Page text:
LEXINGTON (AP) — Despite Kentucky’s legacy as a holdout against alcohol sales since the end of Prohibition, recent records show that counties and cities in Kentucky have increasingly been voting to no longer stay “dry.”
Voters have approved new or expanded alcohol sales in 23 cities or counties, and turned them down in only six cases since January 2014, according to records from the Kentucky Department of Alcoholic Beverage Control.
Officials explain the trend by pointing to economic concerns, changes in state law, a greater acceptance of alcohol and residents’ hopes of keeping pace with nearby “wet” cities and counties, the Lexington Herald-Leader reported.
“It’s sort of the domino effect,” said Don Cole, who leads the Kentucky League on Alcohol & Gambling Problems. “All the counties are scratching for money.”
Most recently, voters on June 28 approved legal alcohol sales in long-dry Cumberland and Metcalfe counties, while Williamsburg and Mayfield residents voted for expanded sales.
In Cumberland County, voters had rejected alcohol sales in the county in 2000 by a margin of more than 2 to 1, Cumberland County Clerk Kim King said. Last week, the county approved going “wet” by a vote of 1,441 to 1,069.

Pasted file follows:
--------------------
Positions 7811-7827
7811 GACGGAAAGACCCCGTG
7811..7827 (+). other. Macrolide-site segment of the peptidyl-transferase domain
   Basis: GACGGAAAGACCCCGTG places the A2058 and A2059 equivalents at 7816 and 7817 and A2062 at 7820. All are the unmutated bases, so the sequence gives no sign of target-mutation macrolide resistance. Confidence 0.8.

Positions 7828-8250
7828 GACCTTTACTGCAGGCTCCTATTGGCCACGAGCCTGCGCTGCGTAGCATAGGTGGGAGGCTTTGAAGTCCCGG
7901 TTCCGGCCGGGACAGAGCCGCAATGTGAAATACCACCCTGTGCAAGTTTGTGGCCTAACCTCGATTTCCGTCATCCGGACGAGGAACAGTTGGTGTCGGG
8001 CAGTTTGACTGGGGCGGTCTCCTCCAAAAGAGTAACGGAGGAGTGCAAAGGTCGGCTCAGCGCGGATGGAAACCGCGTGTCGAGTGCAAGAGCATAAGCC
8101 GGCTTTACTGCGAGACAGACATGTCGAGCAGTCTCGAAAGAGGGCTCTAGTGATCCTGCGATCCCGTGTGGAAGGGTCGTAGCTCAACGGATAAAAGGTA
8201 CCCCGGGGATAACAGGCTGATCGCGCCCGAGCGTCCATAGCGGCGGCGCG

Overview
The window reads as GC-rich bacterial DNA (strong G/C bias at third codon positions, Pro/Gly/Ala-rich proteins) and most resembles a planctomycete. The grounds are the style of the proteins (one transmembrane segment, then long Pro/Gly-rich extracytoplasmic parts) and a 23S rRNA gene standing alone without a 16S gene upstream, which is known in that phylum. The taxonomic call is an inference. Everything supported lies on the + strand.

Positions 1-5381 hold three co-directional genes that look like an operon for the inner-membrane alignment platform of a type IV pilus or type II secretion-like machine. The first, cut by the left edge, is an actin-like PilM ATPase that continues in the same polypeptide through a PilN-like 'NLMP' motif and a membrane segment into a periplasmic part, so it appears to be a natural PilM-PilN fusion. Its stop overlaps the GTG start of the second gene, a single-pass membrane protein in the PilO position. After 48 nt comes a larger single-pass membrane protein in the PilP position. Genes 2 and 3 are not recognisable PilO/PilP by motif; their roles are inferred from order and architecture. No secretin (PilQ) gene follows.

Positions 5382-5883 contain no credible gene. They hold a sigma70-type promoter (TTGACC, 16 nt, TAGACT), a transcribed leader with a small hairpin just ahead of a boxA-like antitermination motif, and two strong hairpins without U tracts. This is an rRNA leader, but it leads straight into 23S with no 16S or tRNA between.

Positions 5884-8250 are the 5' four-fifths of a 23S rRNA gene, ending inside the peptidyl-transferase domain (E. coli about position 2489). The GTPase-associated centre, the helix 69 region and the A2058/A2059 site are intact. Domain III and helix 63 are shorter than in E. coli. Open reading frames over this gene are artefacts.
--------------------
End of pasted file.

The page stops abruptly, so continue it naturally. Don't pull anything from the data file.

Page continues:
“We did it for economic reasons, for sure. Our town’s drying up, basically,” said Doug Williams, a nurse practitioner who helped campaign for legal alcohol sales in the county.
Cole, an ordained Baptist minister, espouses total abstinence but said alcohol is not viewed as evil in the way it was in earlier generations — even by some church members — because of the influence of popular culture and other factors.
“(Church members) just don’t see it as a battle worth fighting,” Cole said. “They’ve got too many other things that they see as more important than this, and some are social drinkers.”